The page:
I have been researching the problems folks are having in Europe getting to ArtFire.com. I think we have found the root cause - but it is pretty technical so bear with me.
First an Internet lesson.
When you type in a web address you are really typing in a look up request for a number. Think of it like a phone book. You type in "Mr. Jones" but the phone has to call a phone number.
The same thing happens online.
You type in ArtFire.com but your computer really has to go to our IP address which is a number.
Now - if you call our number a lot your computer stores the number on your personal "phone book" but it checks the number every 20 hours or so.
To check it - it asks your ISP (Internet service provider) to look at its "phone book". The ISP checks to see if it has the number. If it does not (like the first time you go to ArtFire.com) the ISP calls a DNS (Domain Name Server) root server or hub. Think of that like a master phone book.
Now on to the problem
The European Hubs have changed the way phone numbers are written in the book. They did this because in some cases criminals could break into the phone book and rewrite the numbers. This was a way to steal money because they could make you think you were calling your bank when in fact you were calling them.
This hack was called DNS poisoning.
You can read about this change and the problems it causes here.
IF your ISP does not have the ability or has not made the adjustments to properly resolve this new "phone number" (DNS), you can't get to some websites . . . in this case ArtFire.com.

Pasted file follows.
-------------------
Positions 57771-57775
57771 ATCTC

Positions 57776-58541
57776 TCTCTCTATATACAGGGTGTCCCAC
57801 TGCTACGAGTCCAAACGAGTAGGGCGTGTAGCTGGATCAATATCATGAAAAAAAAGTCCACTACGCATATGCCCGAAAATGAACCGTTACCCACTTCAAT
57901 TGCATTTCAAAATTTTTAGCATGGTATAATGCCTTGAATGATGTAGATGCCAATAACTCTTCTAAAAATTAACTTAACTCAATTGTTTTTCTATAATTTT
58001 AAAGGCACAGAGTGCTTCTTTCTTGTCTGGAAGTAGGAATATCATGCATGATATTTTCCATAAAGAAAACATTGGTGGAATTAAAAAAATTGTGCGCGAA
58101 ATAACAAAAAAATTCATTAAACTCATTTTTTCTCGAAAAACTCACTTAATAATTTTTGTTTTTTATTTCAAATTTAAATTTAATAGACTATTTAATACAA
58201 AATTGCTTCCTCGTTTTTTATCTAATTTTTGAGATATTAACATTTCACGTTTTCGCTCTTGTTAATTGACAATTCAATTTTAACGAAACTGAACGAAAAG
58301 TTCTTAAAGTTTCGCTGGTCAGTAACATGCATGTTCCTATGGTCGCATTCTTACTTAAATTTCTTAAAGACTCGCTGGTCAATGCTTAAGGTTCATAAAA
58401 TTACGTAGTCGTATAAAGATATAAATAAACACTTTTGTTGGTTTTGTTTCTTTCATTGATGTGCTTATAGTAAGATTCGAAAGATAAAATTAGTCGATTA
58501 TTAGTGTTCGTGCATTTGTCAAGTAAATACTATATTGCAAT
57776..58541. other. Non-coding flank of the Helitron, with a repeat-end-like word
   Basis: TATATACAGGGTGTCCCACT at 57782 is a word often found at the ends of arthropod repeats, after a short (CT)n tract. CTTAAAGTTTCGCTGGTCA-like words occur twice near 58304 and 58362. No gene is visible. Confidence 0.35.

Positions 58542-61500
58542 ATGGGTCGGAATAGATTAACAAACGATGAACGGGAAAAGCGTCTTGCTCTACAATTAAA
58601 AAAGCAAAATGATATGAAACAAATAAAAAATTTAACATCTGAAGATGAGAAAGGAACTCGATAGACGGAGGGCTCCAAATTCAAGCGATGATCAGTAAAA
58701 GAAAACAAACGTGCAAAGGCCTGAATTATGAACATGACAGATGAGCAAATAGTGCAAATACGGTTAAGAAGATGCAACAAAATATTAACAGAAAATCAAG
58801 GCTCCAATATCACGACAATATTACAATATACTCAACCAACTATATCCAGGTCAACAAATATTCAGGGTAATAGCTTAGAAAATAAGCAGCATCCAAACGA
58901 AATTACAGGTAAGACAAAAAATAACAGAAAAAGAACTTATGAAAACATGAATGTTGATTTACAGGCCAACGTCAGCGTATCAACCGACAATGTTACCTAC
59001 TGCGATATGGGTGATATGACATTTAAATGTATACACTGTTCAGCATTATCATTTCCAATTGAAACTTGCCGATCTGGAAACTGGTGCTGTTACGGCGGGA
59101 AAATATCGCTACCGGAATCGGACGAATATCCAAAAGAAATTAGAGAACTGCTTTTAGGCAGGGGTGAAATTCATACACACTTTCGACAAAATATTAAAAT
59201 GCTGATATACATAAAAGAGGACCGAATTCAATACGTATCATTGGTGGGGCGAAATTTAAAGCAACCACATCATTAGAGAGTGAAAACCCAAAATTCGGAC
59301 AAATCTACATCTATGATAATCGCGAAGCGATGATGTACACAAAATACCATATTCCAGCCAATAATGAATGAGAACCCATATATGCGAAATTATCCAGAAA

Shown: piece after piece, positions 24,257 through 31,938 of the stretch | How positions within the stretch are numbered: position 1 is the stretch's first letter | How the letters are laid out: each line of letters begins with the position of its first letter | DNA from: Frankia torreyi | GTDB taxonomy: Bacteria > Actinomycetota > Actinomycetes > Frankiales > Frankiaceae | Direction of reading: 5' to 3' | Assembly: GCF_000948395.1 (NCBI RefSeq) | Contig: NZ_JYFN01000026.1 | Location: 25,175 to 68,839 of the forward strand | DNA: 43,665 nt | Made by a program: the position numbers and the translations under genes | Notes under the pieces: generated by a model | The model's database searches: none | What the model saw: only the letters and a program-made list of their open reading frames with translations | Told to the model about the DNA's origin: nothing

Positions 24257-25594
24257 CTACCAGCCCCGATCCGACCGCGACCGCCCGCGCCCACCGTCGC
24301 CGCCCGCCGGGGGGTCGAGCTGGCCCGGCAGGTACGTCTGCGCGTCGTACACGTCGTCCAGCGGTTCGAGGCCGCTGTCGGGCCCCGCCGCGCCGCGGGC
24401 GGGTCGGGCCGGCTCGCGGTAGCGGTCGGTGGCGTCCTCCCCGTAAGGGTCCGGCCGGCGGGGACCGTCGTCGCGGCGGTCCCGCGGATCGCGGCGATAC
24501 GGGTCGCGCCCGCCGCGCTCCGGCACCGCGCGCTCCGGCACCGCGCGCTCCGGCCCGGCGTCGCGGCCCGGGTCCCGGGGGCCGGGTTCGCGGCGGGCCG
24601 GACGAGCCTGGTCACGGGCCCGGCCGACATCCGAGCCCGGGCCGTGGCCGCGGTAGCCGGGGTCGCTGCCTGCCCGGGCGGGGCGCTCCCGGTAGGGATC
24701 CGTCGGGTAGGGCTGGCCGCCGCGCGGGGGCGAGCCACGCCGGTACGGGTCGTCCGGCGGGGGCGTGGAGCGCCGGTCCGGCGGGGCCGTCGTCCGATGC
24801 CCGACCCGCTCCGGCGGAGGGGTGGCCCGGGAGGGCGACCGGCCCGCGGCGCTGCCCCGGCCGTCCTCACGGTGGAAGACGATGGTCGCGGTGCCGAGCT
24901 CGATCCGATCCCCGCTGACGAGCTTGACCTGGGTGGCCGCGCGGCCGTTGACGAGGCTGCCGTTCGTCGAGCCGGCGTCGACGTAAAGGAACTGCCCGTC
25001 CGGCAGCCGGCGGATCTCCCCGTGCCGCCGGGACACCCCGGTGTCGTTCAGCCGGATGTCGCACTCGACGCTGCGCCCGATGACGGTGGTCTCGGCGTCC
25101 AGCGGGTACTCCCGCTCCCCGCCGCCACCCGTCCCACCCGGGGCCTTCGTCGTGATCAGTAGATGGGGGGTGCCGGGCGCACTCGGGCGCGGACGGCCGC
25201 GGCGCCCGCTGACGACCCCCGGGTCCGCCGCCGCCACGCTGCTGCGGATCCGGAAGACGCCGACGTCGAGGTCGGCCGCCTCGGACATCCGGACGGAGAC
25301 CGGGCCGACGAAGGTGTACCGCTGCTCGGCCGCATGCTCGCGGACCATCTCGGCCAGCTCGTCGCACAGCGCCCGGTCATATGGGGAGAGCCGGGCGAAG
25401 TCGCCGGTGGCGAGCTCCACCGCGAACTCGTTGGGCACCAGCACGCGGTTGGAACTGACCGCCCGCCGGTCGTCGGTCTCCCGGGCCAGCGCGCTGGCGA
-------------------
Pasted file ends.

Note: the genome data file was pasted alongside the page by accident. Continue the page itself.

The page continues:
You can test this by clicking on the "phone number" for ArtFire above. While you will be able to get to ArtFire - you will not see images because those are still fed from a DNS resolver. If that is the case . . .
Here is what you need to do.
1) Call your ISP (Internet Service Provider) - the people who sell you your modem or internet access.
2) Ask to talk to tech support.
3) Tell them their DNS resolver is not working for ArtFire.com. Give them the IP address http://220.127.116.11/.
4) Tell them you suspect it may be due to the new DNSSEC protocol change on the DNS root servers.
5) Ask them to test for this and fix the issue or issue a refund for your interrupted service.
Expect them to not know what you are talking about or not believe you.
They are the only ones who can fix this. If you read the article you will find that it is the ISP that must properly resolve the new DNS protocol. We can do nothing on our end.
Please forward this to everyone you know has these problems, If you decide to contact your ISP hold firm, they will try to blame it on other things first and if you get a solution please let us know!